Adding a welcome sign

Building to invite visits to Emerald Necklace

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By Peter Schworm
Globe Staff / September 22, 2010

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For the legions who wind their way through the Back Bay Fens, the low-slung stone building has long been a charming curiosity, a graceful structure with no apparent purpose beyond its weathered beauty. Built in 1883 to regulate water flow in the marshy area, the cottage-like gatehouse on the edge of the park has stood vacant for years, a landmark from another time.

Now the Old Stony Brook Gatehouse, designed by renowned 19th-century architect H.H. Richardson, will be reborn as a gateway to the Emerald Necklace, the ribbon of parks that stretches from the Boston Common to Franklin Park. Work has begun on a first-ever visitors center for the Frederick Law Olmsted-designed park network that coils through the city, a hub that will offer walking and biking tours, maps and exhibits, and information on activities in the parks.

At a ceremonial groundbreaking yesterday, city officials and leaders of the Emerald Necklace Conservancy said they hope the center will introduce newcomers to the series of parks and encourage return visitors to explore further.

The $1.3 million project, privately funded and backed by some of the city’s biggest philanthropists, should be completed by year’s end.

“A once-forgotten architectural gem will sparkle again,’’ said Julie Crockford, the conservancy’s president.

“We have wanted to do this for a very long time.’’

Crockford said the building’s location — at a main entrance to the Fens near the Museum of Fine Arts, Isabella Stewart Gardner Museum, and a host of Fenway-area colleges — makes it an ideal launching point for visitors. From there, the necklace extends along the Riverway to Jamaica Pond, the Arnold Arboretum, and Franklin Park.

The restored building, which will be known as the Emerald Necklace Visitor and Volunteer Center, will also serve as the conservancy’s headquarters and a meeting place for volunteers who help maintain the parks.

The conservancy plans to offer tours of the Fens and its popular gardens and to hold classes to train volunteers as guides.

Designed by Richardson, Olmsted’s friend and collaborator, and standing in the first park Olmsted designed in the necklace, the gatehouse is a fitting place to showcase Olmsted’s work, organizers said.

Beginning in the late 1870s, Olmsted spent 20 years creating the Back Bay Fens, The Riverway, Olmsted Park, Jamaica Pond, Arnold Arboretum, and Franklin Park.

He linked the park network to the already established Boston Common and the Public Garden via the Commonwealth Avenue Mall.

Recognized as the nation’s leading park creator, he died in 1903. “I think he’d be pleased’’ by the new center, said Myra Harrison, superintendent of the Frederick Law Olmsted National Historic Site in Brookline, where Olmsted lived and worked.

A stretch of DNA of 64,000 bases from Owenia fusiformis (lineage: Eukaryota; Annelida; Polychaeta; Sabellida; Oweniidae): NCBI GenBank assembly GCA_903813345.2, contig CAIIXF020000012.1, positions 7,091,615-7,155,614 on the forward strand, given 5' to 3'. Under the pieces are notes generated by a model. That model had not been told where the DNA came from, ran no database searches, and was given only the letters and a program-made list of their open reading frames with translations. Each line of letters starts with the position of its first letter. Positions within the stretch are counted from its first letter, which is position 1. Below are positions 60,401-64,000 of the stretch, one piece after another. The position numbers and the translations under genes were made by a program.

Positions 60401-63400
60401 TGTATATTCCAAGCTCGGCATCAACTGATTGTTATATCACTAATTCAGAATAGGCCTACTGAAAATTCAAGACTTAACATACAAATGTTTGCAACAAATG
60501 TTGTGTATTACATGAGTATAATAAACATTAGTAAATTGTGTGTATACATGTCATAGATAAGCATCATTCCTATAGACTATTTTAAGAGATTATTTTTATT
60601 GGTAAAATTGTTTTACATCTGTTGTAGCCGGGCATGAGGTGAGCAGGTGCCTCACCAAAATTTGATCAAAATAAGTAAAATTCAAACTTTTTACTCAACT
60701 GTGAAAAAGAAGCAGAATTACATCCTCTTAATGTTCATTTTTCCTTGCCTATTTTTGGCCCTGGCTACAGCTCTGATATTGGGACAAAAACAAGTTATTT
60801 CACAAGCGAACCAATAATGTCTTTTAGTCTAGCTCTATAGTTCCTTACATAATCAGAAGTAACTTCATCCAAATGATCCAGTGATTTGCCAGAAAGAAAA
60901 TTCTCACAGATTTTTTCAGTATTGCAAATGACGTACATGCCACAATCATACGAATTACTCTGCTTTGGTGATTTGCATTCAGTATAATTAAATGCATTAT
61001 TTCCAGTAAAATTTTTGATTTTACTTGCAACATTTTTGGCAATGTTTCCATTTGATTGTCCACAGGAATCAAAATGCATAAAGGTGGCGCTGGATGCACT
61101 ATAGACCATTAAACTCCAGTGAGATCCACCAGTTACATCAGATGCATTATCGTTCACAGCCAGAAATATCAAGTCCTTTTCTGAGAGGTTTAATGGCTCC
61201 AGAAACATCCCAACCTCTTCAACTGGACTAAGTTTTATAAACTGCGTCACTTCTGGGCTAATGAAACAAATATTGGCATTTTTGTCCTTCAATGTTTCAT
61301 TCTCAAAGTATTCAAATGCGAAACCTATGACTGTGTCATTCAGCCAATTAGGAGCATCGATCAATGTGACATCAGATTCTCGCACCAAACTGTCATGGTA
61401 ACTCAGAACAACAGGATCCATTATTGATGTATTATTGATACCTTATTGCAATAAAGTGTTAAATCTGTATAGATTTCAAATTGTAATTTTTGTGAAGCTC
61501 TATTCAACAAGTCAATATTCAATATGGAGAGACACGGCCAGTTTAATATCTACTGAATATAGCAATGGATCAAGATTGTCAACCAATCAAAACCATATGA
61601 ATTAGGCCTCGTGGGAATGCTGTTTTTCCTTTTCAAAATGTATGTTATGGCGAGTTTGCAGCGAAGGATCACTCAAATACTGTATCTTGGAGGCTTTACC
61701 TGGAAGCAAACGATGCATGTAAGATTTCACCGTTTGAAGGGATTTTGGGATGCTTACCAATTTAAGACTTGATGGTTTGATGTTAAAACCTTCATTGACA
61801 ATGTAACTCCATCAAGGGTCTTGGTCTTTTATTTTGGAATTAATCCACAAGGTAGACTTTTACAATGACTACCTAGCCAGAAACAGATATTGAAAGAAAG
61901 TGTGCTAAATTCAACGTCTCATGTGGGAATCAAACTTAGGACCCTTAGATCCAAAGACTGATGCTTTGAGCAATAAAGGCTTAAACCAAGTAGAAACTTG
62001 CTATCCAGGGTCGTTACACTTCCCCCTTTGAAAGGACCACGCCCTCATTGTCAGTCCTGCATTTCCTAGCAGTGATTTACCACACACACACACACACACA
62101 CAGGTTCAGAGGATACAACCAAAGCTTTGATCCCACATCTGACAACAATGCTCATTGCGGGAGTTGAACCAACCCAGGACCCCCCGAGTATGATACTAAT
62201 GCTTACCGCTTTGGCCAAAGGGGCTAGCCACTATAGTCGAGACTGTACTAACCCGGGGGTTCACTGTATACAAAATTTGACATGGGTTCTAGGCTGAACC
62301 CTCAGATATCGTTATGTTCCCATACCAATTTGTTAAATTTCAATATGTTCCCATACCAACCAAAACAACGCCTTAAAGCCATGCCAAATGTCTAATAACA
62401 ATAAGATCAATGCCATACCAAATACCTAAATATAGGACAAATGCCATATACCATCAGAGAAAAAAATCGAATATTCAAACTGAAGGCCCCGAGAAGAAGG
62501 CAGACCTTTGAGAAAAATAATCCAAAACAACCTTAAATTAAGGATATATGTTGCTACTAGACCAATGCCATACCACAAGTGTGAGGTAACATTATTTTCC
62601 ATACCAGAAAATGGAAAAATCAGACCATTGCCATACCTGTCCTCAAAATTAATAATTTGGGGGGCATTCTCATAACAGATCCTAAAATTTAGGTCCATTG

The gatehouse, which stands beside a companion gatehouse that is still active, was built as part of Olmsted’s plan to regulate the flow of storm water into what was then a foul-smelling marsh. But in the 1970s, it was decommissioned and gradually fell into disrepair.

In 2002, the city restored the exterior of the one-story building and replaced its gently sloped roof. The conservancy is now remodeling its interior, which has brick walls and wood-beamed ceilings.

The conservancy is leasing the building from the city for $1 a year.

“This was a jewel that had been neglected,’’ said Jeanine Knox, the conservancy’s director of external affairs. The renovation will not alter the building’s structure.

When complete, the center will feature maps, bike racks, and benches made from the current granite steps.

The center will also be used for community meetings and educational presentations.

Mayor Thomas M. Menino said the center will help preserve Olmsted’s parks “for generations to come’’ and will enrich the experience for visitors.

Recalling the city’s former parks commissioner, Justine Mee Liff, Menino said the project will honor her legacy. A champion of the Emerald Necklace, Liff died in 2002, and the conservancy established a fund in her name to support special projects in the parks.

Menino said Liff was guided by a “love of beauty and a commitment to making the world a better place,’’ and added that he fondly remembered the high-top sneakers she wore each day.

The conservancy has raised $1.2 million for the project, including gifts from the Yawkey Foundation, Jane’s Trust, the Lynch Foundation, and three anonymous foundations.

Malcolm Rogers, who directs the MFA, welcomed the conservancy to the Fenway.

“We’re thrilled this building is coming alive and to have you as neighbors,’’ he said.

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